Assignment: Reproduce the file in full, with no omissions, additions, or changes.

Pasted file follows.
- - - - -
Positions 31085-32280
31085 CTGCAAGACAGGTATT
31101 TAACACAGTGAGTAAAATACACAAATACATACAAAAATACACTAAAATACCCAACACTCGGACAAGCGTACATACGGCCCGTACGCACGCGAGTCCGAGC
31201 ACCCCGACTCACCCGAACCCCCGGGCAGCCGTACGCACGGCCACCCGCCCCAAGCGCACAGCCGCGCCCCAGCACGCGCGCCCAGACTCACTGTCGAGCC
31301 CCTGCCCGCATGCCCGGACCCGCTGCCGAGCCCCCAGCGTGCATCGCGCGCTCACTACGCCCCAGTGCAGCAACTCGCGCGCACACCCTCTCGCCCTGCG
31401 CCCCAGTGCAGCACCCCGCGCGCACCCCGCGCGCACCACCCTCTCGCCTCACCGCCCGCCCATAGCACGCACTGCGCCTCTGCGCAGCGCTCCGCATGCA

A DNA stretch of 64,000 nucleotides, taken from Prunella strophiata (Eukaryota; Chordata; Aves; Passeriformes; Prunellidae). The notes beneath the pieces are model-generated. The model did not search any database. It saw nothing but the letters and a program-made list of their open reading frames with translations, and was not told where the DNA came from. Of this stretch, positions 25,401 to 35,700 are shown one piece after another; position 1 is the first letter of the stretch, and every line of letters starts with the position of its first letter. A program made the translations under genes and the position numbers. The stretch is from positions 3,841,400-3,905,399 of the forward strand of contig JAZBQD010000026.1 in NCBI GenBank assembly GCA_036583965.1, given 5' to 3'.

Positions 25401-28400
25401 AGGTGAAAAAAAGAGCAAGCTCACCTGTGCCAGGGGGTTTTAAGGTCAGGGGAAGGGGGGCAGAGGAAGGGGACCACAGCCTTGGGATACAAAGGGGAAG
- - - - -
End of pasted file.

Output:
Positions 31085-32280
31085 CTGCAAGACAGGTATT
31101 TAACACAGTGAGTAAAATACACAAATACATACAAAAATACACTAAAATACCCAACACTCGGACAAGCGTACATACGGCCCGTACGCACGCGAGTCCGAGC
31201 ACCCCGACTCACCCGAACCCCCGGGCAGCCGTACGCACGGCCACCCGCCCCAAGCGCACAGCCGCGCCCCAGCACGCGCGCCCAGACTCACTGTCGAGCC
31301 CCTGCCCGCATGCCCGGACCCGCTGCCGAGCCCCCAGCGTGCATCGCGCGCTCACTACGCCCCAGTGCAGCAACTCGCGCGCACACCCTCTCGCCCTGCG
31401 CCCCAGTGCAGCACCCCGCGCGCACCCCGCGCGCACCACCCTCTCGCCTCACCGCCCGCCCATAGCACGCACTGCGCCTCTGCGCAGCGCTCCGCATGCA

A DNA stretch of 64,000 nucleotides, taken from Prunella strophiata (Eukaryota; Chordata; Aves; Passeriformes; Prunellidae). The notes beneath the pieces are model-generated. The model did not search any database. It saw nothing but the letters and a program-made list of their open reading frames with translations, and was not told where the DNA came from. Of this stretch, positions 25,401 to 35,700 are shown one piece after another; position 1 is the first letter of the stretch, and every line of letters starts with the position of its first letter. A program made the translations under genes and the position numbers. The stretch is from positions 3,841,400-3,905,399 of the forward strand of contig JAZBQD010000026.1 in NCBI GenBank assembly GCA_036583965.1, given 5' to 3'.

Positions 25401-28400
25401 AGGTGAAAAAAAGAGCAAGCTCACCTGTGCCAGGGGGTTTTAAGGTCAGGGGAAGGGGGGCAGAGGAAGGGGACCACAGCCTTGGGATACAAAGGGGAAG